Monday, March 27, 2017

A Feast for the Eyes

Despite the flat brown pallet of the surrounding steppe - or more likely because of it - Elista is a city bursting with color and pattern. Even if you transplanted a bunch of Americans here and everyone was speaking English, it would still feel foreign to me.

Over the past month, I have enjoyed exploring on foot and photographing the details of the architecture and infrastructure. Two things that are more prominent here than in America are (1) colorful buildings, inside and out; and (2) intricate patterns in everyday objects such as street lamps and sidewalk pavers.

While you may see an occasional American home painted in a funky color, many public and private buildings in Elista are painted in pretty pastels and even bold primary colors. I wish there were a more eloquent way to present this, but the rest of this post is basically going to be a long scroll through many photos of Kalmyk/Russian architecture. A feast for the eyes!

Smaller shops close to downtown

Even when the exterior is more subdued, the interiors can still be quite colorful and interesting.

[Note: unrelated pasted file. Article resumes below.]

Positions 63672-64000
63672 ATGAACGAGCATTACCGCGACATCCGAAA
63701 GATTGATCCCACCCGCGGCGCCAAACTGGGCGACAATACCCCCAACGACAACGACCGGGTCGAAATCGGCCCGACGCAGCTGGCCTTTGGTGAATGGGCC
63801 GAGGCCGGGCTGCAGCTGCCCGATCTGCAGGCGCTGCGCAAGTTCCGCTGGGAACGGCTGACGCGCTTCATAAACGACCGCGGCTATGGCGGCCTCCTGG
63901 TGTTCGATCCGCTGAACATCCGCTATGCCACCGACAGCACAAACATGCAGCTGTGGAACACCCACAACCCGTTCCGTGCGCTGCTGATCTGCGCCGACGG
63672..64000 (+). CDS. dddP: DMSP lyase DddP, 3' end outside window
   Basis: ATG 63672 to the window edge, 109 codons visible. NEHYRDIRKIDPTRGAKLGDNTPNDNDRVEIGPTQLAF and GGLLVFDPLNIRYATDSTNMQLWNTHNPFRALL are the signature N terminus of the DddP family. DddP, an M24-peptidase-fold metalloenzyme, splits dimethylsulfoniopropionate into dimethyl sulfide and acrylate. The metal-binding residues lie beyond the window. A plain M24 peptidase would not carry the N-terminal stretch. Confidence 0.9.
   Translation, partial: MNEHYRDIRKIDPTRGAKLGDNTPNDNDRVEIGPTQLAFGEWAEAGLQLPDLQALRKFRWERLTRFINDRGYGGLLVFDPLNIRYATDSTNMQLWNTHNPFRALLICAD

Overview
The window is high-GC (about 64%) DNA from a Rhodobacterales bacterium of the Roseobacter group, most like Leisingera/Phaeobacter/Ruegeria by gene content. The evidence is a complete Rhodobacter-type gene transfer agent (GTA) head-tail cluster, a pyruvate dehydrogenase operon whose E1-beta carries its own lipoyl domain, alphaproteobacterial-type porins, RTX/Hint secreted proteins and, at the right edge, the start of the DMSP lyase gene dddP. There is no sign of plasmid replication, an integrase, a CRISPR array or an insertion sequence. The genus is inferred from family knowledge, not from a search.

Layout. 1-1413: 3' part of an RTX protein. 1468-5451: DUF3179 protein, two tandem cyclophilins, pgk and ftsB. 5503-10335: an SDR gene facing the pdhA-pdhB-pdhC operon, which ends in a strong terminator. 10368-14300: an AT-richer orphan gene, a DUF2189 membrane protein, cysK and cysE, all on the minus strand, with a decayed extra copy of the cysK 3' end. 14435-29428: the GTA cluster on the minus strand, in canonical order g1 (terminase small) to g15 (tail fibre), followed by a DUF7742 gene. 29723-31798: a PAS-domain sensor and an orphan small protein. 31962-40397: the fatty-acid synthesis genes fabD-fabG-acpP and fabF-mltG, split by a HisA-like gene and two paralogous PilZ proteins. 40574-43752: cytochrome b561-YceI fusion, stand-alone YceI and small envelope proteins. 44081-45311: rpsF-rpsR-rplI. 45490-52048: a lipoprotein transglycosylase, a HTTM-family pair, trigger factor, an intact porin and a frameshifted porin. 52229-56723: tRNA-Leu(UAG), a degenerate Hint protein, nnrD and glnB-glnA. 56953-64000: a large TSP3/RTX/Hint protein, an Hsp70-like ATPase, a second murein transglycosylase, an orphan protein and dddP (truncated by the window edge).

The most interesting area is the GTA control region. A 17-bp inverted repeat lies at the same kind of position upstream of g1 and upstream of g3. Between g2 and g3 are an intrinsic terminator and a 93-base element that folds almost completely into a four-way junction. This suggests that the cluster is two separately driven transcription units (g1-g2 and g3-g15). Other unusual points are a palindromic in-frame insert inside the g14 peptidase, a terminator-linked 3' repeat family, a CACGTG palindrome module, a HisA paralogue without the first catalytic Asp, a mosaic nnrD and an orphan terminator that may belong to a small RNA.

The hallways of the university

White House: a popular spot to have a "business lunch"
(We have to make a joke about Trump every time we go there...)

Upstairs hallway in a local Kalmyk restaurant (I think there might be business offices on this hallway.)

Stairway detail, looking up

It's not always the colors but sometimes the textures and patterns that really strike me as I'm walking around - textures on the buildings and even on the ground. Many sidewalks are paved in a variety of shapes and colors, even sidewalks in mundane places like convenience stores and bus stops.

It's never boring walking around here, as long as I've got my camera. Ted might be getting tired of waiting for me to stop and take a photo 10-20 times whenever we're on our way somewhere, but if he is he hasn't complained!

Something that adds to the foreignness: There doesn't appear to be strict zoning,
so you'll see residential and commercial buildings intermixed, even close to the city center. 

When we return to the U.S., I plan to have several of these architectural photos printed in large format to hang in our house. There's an almost vintage feel to some of them, but this is modern day Elista!

Friday, March 24, 2017

Chess City

On a travel blog that I read before our trip, the city of Elista was described as a place where "two hours was an hour too long." There's not much to do here tourism-wise: a visit to the main temple, a quick loop around downtown, and maybe making the trek out to the deportation memorial.